Playtime 2020

Some people might tell you: “nothing good in life is free”. While this might ring true in some cases, over in Brugge they are surely trying to challenge this idea with a little game festival called Playtime. With this only being the second year this event was organized, Playtime is still a toddler compared to other gaming-related get-togethers in Belgium. But it’s free, and that means there’s nothing to stop us from at least checking it out.

Playtime is held in the Schouwburg in Brugge. While this place is usually home to things such as theatre performances or business conferences, for three days this past weekend a large chunk of the building was devoted to games and technology. The layout of the Schouwburg isn’t exactly suited for a traditional convention, with many different rooms, hallways, and stairwells across the building. Luckily Playtime counters this disadvantage nicely by having each major room be dedicated to a certain subject, with small arcade machines or consoles in the hallways to keep everything somewhat connected. Enough signs were also provided to make sure people could easily find their way through the labyrinth.

First on our list was the Retro Hall. As the name implies, you can come here to enjoy some pure gaming nostalgia, with various setups allowing you to indulge in old-school gaming activities such as Sonic or Duck Hunt. Endless fun for adults, though the most amusing part might have been seeing the younger kids enjoy consoles that got discontinued well before their generation. The Indie Hall had a similar concept, but with more modern titles. You could settle down for some Journey or Firewatch or any of the other games available. The atmosphere was cozy, but since the event is still a very small one, there was only a limited amount of consoles and as expected you had to wait around a fair bit if you wanted to have a turn playing instead of watching others. Devillé Arcade also set up a special installation with some more abstract, interactive games that were a lot of fun to try.

And for who wanted to go straight into the future, there was the VR Room. Here you could find a proper VR setup to try Beatsaber on, though once again you would have to practice some patience before being able to have a go since it was in high demand. This room also sports more information on things such as wearable technology and AI, as well as a 3D printer. Gluon Education is to thank for this and they were more than glad to answer any questions and show off their own prototypes. For anybody who is more interested in the technical sides of things, there were various informative talks held across the weekend. “Trends & The Future of Gaming” for example discussed in depth what is current in the gaming industry and what the future might hold.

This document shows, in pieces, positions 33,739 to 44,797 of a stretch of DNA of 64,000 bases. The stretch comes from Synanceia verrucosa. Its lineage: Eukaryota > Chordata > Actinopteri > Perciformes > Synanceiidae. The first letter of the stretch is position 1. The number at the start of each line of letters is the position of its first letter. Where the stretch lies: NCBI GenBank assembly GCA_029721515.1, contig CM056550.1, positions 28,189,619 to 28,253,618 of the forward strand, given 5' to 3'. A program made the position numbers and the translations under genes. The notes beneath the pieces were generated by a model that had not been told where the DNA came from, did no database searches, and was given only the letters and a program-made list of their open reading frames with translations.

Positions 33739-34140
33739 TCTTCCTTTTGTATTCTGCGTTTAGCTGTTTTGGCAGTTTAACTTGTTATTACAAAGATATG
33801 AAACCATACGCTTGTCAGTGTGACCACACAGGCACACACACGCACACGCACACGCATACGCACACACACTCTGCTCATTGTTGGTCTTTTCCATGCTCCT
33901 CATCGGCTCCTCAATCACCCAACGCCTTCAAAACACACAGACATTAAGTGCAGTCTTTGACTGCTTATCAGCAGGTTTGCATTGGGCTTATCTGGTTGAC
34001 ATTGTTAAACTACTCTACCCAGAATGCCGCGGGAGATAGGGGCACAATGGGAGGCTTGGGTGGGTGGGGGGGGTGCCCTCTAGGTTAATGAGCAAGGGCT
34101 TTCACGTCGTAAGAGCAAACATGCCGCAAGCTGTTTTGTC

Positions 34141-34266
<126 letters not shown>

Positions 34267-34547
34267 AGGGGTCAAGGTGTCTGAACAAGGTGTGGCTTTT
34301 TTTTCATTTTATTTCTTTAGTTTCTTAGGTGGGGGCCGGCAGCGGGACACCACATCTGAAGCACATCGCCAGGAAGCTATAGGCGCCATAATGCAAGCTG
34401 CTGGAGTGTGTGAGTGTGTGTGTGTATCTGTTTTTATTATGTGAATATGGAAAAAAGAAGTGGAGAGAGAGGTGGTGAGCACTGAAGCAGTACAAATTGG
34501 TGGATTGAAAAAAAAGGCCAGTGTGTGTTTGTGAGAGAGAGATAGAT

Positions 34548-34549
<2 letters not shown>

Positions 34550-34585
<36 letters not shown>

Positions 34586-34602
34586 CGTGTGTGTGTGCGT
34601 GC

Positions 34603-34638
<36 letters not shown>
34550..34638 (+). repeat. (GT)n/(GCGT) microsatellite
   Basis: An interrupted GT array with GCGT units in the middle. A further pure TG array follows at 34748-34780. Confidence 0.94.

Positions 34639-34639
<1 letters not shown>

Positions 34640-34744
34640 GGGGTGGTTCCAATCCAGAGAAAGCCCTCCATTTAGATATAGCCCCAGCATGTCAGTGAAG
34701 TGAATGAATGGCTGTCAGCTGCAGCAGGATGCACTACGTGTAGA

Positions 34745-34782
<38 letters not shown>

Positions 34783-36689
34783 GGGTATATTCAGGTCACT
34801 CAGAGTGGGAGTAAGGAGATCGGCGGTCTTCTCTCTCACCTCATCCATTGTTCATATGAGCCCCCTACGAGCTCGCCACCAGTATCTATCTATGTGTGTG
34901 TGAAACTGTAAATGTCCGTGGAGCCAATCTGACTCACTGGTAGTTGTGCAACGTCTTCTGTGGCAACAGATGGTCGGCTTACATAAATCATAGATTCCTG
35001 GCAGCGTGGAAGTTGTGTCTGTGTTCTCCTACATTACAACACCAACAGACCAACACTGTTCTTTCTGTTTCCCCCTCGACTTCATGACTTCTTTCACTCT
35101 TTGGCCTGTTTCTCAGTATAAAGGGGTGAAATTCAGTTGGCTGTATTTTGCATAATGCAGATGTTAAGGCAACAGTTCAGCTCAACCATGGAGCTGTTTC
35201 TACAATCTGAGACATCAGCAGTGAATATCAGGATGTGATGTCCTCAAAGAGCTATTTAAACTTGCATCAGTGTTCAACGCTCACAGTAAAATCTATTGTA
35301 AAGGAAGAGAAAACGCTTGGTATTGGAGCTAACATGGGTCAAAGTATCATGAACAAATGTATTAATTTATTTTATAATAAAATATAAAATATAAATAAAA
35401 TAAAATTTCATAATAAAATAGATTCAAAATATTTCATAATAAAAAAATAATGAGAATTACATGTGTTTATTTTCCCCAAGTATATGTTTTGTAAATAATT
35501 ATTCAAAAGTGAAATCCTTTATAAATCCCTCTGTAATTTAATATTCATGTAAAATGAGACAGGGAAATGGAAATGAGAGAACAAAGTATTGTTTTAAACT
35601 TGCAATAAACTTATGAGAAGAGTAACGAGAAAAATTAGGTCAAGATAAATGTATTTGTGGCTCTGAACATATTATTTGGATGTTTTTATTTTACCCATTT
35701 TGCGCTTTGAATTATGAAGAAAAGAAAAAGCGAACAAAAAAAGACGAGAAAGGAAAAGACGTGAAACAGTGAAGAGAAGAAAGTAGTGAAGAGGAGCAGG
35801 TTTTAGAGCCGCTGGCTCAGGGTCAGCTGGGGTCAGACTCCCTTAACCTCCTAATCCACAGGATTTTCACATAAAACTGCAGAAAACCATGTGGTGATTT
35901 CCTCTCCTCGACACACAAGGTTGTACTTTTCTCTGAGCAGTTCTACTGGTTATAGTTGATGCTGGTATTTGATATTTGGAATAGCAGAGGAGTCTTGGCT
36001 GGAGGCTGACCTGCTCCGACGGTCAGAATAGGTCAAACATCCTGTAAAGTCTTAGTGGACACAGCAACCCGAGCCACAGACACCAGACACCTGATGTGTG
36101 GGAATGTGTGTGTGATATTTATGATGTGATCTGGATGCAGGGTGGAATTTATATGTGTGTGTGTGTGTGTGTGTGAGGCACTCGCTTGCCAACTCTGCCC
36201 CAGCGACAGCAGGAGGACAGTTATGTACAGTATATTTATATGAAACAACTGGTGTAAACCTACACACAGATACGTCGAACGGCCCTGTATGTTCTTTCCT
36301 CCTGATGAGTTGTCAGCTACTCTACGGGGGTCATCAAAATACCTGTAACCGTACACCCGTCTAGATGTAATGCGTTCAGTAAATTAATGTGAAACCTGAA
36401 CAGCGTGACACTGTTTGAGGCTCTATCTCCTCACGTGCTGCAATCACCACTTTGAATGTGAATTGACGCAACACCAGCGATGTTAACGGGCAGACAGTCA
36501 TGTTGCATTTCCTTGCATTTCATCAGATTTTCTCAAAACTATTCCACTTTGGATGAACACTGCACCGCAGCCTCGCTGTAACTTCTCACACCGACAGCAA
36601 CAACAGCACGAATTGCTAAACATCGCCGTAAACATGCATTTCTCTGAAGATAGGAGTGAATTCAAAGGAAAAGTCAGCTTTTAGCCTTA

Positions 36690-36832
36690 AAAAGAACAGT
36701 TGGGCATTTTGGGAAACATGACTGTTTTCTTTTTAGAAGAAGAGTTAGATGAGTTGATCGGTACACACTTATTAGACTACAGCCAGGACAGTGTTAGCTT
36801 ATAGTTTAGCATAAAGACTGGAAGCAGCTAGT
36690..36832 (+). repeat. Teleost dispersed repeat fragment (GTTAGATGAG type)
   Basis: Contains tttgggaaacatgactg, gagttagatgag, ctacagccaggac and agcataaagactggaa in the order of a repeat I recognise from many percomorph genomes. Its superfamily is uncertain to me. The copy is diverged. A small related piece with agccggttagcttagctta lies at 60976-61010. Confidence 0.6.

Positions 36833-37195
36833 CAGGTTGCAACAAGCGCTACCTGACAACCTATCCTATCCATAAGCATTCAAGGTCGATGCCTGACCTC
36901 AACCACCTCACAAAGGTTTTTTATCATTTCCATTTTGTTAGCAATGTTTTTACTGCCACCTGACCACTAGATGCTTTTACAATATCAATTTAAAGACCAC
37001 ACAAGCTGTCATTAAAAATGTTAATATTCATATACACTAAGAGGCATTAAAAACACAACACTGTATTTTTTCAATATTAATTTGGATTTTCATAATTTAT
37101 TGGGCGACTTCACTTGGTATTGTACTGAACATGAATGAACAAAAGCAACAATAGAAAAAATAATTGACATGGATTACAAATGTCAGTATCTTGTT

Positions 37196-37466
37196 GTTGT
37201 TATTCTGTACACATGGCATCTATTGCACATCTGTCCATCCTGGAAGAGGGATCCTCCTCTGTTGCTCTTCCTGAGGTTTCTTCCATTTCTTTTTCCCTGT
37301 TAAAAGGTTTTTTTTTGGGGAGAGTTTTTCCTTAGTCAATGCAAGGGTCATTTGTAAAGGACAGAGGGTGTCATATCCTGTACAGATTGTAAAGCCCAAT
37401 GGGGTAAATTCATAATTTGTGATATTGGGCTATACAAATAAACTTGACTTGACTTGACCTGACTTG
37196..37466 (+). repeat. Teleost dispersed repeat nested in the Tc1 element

Last but not least there was The Arena, where you could take center stage yourself to challenge your friends to a match in one of the games Game Mania provided and have your battle be projected on the big screen. If you’re too shy to do so, there’s more than enough room to cheer from the stands and watch some epic showdowns. Besides all this, there were a few extra things organized around Playtime, such as a special afterparty in Factor Club on Saturday, as well as workshops that allow you to try your hand at making your own game in Makey Makey or even digital arts and crafts for kids between ages four and eight over in the nearby library.

Conclusion

Playtime is still an incredibly small event, but we can already tell how much love and effort is being poured into it. While this often translates into longer cues if you want to get a turn yourself, everything about this event is free, which means a decent crowd still showed up. With the Schouwburg being located in the middle of Brugge, Playtime can definitely be recommended even for people from further away, who can make it into a day-trip to this beautiful city.

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Jessica
Jessica


Games are my escape and writing is my passion.

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